A conventional SRAM memory cell 4 is illustrated in FIG. 1. The SRAM cell 4 is formed from two cross-coupled CMOS inverters 6 and 8, coupled between a first supply terminal 10 and a second supply terminal 12. The supply terminal 10 is typically the power supply voltage, VCC, and the supply terminal 12 is typically ground. A storage node 14 of the inverter 6 is coupled to a complementary bit line 16 through an NMOS transfer gate 18. A storage node 20 of the inverter 8 is similarly coupled to a non-complementary bit line 22 through an NMOS transfer gate 24. The bit lines 16 and 22 may also be viewed as respective sense nodes. The storage nodes 14 and 20, or data storage nodes, store the complementary and non-complementary data written to the SRAM cell 4 until new data is written, or power is removed. The gates of the NMOS transfer gates 18 and 24 are coupled to a word line 28 so that when sufficient voltage is applied to the word line 28, data stored by the SRAM cell 4 is provided to the complementary and non-complementary bit lines 16 and 22, or new data may be written to the SRAM cell 4.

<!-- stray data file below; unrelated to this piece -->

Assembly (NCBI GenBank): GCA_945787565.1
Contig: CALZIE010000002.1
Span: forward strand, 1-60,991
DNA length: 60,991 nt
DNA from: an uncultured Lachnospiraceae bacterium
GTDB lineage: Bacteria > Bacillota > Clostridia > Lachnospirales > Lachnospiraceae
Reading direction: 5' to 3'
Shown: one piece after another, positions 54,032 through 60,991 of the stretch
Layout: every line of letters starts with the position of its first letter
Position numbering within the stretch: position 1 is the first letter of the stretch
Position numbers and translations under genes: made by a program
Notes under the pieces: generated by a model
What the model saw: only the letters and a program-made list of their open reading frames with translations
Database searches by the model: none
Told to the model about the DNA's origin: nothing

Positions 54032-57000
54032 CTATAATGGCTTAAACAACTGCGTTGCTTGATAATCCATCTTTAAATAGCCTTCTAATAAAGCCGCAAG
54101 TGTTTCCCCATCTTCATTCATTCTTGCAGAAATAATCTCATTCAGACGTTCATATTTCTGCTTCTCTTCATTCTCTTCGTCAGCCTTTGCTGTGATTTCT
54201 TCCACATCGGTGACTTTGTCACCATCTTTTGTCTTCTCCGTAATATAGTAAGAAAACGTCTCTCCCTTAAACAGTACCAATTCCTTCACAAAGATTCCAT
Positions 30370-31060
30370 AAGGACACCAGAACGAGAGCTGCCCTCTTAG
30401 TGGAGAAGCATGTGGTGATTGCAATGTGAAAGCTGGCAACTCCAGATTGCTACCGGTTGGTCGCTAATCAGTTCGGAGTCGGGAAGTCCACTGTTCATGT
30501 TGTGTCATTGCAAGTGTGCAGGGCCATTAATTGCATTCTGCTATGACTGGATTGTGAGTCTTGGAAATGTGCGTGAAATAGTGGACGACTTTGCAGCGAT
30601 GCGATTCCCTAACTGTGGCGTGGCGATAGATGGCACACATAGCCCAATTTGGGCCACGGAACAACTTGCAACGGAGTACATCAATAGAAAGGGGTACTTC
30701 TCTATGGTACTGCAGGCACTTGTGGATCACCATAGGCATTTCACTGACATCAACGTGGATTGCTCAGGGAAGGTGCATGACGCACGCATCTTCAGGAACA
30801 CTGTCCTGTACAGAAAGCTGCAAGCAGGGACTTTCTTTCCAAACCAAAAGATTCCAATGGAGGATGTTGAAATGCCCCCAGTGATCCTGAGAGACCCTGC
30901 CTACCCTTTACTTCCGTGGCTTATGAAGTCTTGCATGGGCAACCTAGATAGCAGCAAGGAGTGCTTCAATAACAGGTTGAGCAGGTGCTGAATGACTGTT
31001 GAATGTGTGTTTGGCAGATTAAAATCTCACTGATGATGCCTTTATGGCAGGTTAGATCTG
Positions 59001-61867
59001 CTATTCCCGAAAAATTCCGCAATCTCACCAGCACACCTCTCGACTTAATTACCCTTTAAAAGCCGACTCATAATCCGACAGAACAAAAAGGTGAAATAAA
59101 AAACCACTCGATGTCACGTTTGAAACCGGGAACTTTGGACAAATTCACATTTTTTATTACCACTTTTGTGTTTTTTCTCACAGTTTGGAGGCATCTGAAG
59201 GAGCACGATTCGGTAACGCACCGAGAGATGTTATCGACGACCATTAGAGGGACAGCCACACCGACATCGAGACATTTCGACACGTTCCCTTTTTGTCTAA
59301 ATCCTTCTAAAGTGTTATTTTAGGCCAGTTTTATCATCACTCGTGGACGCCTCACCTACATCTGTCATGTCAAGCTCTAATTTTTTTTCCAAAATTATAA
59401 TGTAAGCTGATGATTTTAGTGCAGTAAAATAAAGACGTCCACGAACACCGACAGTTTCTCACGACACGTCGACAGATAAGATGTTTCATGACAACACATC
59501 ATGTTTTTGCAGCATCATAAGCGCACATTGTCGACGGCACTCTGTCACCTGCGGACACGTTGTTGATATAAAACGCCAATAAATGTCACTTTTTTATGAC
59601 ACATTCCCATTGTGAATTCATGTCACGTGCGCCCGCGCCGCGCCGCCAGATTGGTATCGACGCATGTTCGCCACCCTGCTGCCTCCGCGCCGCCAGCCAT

Illustrated in FIG. 2 is a planar layout of an SRAM memory cell 50 in accordance with an embodiment of the present invention. As is conventional in the field of integrated circuit representation, the lateral sizes and thicknesses of the various layers are not drawn to scale and these various layers or layer portions are arbitrarily enlarged to improve drawing legibility.
An n-well region 54 and a p-well region 56 are provided on a substrate 60. It can be appreciated that the n-well region 54 and the p-well region 56 may be also formed in a larger well or another layer, such as an epitaxial layer. However, in the interests of brevity, the description of the embodiments according to the present invention will refer to only the substrate 60. Thick oxide isolation regions 62 are formed on the substrate 60. The process of forming the thick oxide regions 62 is well known in the art and need not be described in detail herein. For example, the thick field oxide regions 62 may take the form of a trench oxide isolation structure, a LOCOS field oxide, a trench field oxide, or the like. Active n+ regions 64 and 65 are implanted in the p-well region 56, and an active p+ region 66 is implanted in the n-well region 54 in the areas where the thick oxide isolation regions 62 have not been formed. The active n+ region 65 is coupled to a ground VSS representing the supply terminal 12, and the active p+ region 66 is coupled to VCC representing the supply terminal 10.